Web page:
Talk about a revelation that isn’t much of a surprise.
The Anti-Defamation League recently released a report revealing that an alarming number of elected officials, law-enforcement officers and first responders are or have been members or supporters of the radical-right conspiracy theory group, Oath Keepers.
The ADL found that more than 3,000 Oath Keepers nationally draw government paychecks.
And, shock of shocks, of those 3,000-plus Oath Keepers feeding at the public trough, 696—a little more than 20%—are Hoosiers.
The ADL also discovered that 81 elected officials nationwide were on the Oath Keepers membership rolls.
Six are Hoosiers. The most prominent is Indiana Rep. Christopher Judy, R-Fort Wayne, who spends most of his time in the legislature trying to figure out ways to make guns as omnipresent in Hoosier lives as molecules of air are and to deny women any control over their own bodies.
Isn’t it curious how many of these self-proclaimed “freedom fighters” devote themselves to making sure no one tells them what to do with their firearms while asserting they should have the authority to tell others how to plan their families and live their lives?
Some background is helpful.
The Oath Keepers were formed in 2009 by a guy named Stewart Rhodes, a follower of former Libertarian Party presidential candidate Ron Paul, the father of U.S. Sen. Rand Paul, R-Kentucky. The elder Paul’s presidential ambitions were undercut by charges that his newsletter served as a welcoming forum for racist and other bigoted fulminations, some of which appeared under Paul’s byline.
Paul claimed that he never wrote or even saw any of the scurrilous stuff, which—again—appeared in a newsletter bearing his name and often under his own byline.
That denial calls to mind basketball star Charles Barkley’s wounded assertion that he had been “misquoted” in his own autobiography.
Rhodes emerged as a public figure by writing that Paul was being persecuted and that holding a presidential candidate accountable for things to which he’d signed his name wasn’t fair. That became Rhodes’ schtick, contending that anything that made an aggrieved arch-conservative look bad was a rank injustice.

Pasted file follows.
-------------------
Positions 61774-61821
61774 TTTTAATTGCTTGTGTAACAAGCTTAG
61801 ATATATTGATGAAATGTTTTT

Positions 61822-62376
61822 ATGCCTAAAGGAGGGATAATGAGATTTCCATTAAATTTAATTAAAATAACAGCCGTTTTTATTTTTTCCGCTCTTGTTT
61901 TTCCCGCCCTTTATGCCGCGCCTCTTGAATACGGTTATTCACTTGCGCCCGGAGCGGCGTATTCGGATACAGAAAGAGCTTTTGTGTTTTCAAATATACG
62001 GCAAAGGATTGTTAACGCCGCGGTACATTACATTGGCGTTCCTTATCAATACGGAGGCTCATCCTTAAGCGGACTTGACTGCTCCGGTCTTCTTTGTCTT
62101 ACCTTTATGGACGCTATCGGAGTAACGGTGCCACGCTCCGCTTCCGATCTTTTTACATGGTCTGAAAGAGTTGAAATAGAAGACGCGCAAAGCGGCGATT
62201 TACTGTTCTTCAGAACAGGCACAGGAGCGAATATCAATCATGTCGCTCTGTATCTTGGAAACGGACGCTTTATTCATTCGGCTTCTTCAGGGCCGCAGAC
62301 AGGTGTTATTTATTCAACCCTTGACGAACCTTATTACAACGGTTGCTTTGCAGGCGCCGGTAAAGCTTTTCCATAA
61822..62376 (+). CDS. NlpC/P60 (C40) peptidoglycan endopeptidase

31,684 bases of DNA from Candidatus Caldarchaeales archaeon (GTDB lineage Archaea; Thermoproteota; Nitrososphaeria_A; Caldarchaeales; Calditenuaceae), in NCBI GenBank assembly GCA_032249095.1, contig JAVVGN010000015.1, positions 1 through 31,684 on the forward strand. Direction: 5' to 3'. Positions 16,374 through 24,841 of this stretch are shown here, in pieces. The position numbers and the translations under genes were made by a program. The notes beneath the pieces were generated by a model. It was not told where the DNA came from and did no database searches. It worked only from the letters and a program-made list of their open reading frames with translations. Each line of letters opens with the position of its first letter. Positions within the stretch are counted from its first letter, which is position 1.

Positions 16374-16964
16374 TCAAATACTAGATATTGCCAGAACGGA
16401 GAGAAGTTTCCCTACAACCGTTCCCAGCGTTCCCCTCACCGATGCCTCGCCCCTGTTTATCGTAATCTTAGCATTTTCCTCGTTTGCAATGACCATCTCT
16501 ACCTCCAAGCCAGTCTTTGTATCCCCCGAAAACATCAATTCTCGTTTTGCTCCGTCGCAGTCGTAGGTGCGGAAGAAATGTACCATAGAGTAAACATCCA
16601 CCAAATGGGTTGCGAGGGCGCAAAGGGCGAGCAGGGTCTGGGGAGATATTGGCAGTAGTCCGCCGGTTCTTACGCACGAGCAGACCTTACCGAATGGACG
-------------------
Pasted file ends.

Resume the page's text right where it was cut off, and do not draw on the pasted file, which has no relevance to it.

Another curiosity: Isn’t it interesting that so many graduates of elite Ivy-League law schools—Ted Cruz, Josh Hawley, etc.—come to believe that the world just hasn’t been kind enough to guys such as them?
Rhodes’ particular insight in forming Oath Keepers was that former military personnel and those working in law enforcement and as first responders would provide a fertile field for recruiting.
He was right.
The Oath Keepers grew rapidly, its membership stoked by feverish fantasies of government run amuck and poor, defenseless white men always being on the verge of annihilation. They vowed to protect the U.S. Constitution—which, of course, established government in this country—and resist tyranny.
The irony of opposing the very thing that provides so many of them with their livelihoods never seemed to occur to them.
The same goes for seeking to undermine the very principles of self-government they, in theory anyway, took oaths to defend.
That so many Hoosiers have swallowed such a half-cooked stew of reality-denying conspiracy theories and responsibility-evading fantasies isn’t exactly a thunderbolt.
If anything, the shock is that only one member of the Indiana General Assembly showed up on the ADL list.
A majority of the members of our legislature, after all, recently argued that the COVID pandemic was nothing but a fraud cooked up by trained medical professionals just to make good old boys like our lawmakers wear masks in public.
These guys would buy farmland on the moon if someone like Rhodes was doing the selling.
The truly great thing about all this is that so many of them buy their groceries and cover the rent with money the rest of us provide.
Your tax dollars at work.